The Guantanamo Files & American Human Rights Hypocrisy
“The first step to reclaiming America’s standing in the world has to be closing” the Guantánamo Bay detention facility, President Obama declared in a 2008 campaign pamphlet, before promising to do just that. International leaders and an official United Nations report have called on the United States to close the prison, citing human rights abuses. Scores of GTMO detainees have been tortured, few made it to military tribunals, and almost none were awarded a civilian trial, let alone compensation after their eventual release.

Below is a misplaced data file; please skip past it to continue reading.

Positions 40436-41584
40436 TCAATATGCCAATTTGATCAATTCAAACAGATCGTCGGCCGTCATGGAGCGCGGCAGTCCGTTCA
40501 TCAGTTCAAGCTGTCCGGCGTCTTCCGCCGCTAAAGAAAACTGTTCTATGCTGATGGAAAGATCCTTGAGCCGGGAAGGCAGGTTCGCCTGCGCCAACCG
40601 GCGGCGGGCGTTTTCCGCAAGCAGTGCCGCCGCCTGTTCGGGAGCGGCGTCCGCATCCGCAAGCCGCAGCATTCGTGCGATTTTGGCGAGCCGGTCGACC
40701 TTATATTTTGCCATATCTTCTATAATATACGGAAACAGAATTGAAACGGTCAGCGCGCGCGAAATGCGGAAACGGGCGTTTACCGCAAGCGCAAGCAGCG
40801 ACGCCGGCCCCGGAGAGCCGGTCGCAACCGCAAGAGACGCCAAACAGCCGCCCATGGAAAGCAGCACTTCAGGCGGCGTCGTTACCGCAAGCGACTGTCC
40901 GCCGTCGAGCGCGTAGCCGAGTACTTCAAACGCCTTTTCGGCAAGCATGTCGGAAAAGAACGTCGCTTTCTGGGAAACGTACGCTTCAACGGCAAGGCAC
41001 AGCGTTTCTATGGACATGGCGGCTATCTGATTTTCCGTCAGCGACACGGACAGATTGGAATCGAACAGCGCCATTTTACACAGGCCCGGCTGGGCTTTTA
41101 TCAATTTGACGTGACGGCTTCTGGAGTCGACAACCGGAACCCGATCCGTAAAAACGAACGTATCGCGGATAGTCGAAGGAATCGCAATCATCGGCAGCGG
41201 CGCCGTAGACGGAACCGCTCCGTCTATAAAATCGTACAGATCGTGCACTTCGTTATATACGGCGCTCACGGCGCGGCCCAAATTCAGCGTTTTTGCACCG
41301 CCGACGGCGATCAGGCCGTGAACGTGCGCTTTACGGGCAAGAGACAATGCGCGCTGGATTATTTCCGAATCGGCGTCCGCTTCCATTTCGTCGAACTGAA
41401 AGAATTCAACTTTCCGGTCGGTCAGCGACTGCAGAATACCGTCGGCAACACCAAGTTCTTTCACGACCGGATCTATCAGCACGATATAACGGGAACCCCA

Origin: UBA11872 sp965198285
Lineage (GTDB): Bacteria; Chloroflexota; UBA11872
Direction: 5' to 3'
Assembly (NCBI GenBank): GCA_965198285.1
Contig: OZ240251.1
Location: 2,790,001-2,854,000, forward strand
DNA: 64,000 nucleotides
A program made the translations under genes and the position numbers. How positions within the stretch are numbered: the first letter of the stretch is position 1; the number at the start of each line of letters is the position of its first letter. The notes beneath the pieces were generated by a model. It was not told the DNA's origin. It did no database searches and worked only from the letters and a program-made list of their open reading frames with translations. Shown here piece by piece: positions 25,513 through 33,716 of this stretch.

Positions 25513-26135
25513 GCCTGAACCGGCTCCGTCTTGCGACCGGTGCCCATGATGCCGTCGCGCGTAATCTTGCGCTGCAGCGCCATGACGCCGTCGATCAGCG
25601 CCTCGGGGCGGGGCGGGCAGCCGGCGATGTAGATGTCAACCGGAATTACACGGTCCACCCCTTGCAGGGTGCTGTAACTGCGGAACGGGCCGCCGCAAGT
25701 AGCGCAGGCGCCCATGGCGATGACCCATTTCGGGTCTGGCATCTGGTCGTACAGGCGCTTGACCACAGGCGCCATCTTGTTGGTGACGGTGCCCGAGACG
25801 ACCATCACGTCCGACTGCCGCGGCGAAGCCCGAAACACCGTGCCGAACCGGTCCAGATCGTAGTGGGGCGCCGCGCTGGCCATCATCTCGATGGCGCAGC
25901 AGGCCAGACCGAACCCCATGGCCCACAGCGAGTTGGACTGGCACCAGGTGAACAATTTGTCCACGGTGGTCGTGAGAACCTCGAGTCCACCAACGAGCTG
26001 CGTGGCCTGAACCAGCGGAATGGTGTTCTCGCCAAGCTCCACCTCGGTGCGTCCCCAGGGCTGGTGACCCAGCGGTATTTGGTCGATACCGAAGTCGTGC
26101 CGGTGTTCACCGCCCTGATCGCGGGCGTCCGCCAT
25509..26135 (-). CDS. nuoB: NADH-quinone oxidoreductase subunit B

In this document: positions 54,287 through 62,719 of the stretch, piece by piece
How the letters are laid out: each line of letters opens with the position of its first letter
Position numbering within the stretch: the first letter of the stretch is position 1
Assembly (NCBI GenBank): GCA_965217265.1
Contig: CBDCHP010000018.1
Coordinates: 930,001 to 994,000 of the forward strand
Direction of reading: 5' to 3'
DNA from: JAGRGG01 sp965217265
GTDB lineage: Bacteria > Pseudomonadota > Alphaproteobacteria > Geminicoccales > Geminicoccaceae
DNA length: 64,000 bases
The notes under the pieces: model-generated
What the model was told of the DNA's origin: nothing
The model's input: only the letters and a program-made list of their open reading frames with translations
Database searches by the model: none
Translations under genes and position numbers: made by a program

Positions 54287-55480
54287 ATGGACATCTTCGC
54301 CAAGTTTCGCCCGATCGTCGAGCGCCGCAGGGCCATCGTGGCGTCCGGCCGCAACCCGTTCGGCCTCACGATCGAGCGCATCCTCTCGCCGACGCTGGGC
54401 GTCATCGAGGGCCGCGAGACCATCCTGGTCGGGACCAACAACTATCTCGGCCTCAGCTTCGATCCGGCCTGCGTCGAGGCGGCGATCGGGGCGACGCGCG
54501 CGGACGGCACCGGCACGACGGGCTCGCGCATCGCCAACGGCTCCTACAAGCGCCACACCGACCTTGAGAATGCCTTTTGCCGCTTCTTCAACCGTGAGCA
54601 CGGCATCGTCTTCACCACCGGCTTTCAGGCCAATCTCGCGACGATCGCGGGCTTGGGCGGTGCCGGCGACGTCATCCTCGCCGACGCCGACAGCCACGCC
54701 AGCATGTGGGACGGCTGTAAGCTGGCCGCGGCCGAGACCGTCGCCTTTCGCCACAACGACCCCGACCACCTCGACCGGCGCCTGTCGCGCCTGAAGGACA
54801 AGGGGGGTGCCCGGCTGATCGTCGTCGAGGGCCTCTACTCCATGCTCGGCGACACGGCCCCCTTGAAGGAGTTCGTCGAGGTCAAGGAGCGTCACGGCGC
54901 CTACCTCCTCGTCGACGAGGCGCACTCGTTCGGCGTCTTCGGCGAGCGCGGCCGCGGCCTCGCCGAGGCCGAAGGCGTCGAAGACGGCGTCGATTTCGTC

Since its foundation in 2002, the Cuban-based detention camp has been an emblem of the War on Terror’s worst erosions of civil liberties, an icon of America’s moral degradation, and a crucial talking point for critics of American foreign policy around the world. So the international community generally lauded Obama’s election, and his promise to close the site, excited for a new era of justice and moral awakening. Three years later, however, the notorious prison is still open, still caging nearly 200 people who may never see a trial, and still a symbol of America’s disastrous disregard for human rights under the endless, sprawling War on Terror.